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Shah Jamal Alam and Ruth Meyer Centre for Policy Modelling 28 th March, 2007 – CAVES Bi-annual Meeting, IIASA, Laxenburg, Austria. A General Problem ….

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Shah Jamal Alam and Ruth MeyerCentre for Policy Modellingwww.cfpm.org28th March, 2007 – CAVES Bi-annual Meeting, IIASA, Laxenburg, Austria

a general problem
A General Problem …
  • Consider a simulated network S (N, E) at the start of a simulation run, i.e. at time t=0. N is the set of nodes and E is the set of edges through which the nodes of the graph are connected.
  • The network could be of any structure, e.g. unconnected (E = {Φ}), a small-world network, or a scale-free network.
  • At every time step, x: x  (0,] new agents become a member of N, while y already present agents leave: y (0, |N|].
agent based social networks absn i
Agent-based Social Networks (ABSN) – I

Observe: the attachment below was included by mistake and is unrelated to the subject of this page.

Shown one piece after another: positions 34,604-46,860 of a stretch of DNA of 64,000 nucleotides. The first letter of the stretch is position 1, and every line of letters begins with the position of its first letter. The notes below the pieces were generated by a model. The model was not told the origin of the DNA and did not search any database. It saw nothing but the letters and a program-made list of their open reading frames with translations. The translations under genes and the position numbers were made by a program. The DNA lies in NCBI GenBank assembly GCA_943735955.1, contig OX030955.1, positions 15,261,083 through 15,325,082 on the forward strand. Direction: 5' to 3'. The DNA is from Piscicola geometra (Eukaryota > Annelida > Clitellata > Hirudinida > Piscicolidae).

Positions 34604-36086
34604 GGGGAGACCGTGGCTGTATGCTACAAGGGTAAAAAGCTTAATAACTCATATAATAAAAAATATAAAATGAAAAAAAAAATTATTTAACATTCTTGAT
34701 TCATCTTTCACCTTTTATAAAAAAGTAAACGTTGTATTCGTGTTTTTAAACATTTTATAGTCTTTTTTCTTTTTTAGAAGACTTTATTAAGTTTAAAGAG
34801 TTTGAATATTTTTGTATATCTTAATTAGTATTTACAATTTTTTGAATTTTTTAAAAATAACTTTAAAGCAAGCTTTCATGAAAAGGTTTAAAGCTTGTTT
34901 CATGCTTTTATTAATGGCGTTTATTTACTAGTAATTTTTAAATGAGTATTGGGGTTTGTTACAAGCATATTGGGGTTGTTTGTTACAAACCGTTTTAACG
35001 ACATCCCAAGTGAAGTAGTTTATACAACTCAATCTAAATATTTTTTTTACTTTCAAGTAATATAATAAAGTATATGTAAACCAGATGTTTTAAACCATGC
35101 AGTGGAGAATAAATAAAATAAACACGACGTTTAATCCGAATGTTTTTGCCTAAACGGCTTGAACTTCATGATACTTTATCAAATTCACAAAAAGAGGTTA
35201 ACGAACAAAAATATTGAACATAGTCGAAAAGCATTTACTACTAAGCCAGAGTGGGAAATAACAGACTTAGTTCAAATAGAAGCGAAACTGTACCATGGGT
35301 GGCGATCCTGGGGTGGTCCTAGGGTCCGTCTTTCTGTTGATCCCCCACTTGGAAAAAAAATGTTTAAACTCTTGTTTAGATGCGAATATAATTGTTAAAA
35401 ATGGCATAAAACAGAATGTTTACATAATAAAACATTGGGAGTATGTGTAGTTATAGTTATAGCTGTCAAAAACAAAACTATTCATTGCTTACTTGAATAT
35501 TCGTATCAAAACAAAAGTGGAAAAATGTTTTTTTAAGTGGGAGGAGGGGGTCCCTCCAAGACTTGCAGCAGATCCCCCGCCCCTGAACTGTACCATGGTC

• The majority of social simulation models assume a fixed number of agents, usually for ‘simplicity sake’.
  • Many agent-based social simulation models have shown that agents’ local interactions can lead to structures such as power-law and small-world networks, where the network’s configuration stabilizes after a sufficient number of simulation runs.
agent based social networks absn ii
Agent-based Social Networks (ABSN) – II
  • It is usually the case, there are inherent local mechanisms that bias towards such structures.
  • For models where the agent population is constrained by social processes and not on a fixed size, this might not be the case ...
  • Even different networks with similar global properties such as clustering coefficient, can have varying local structures
example from two agent based models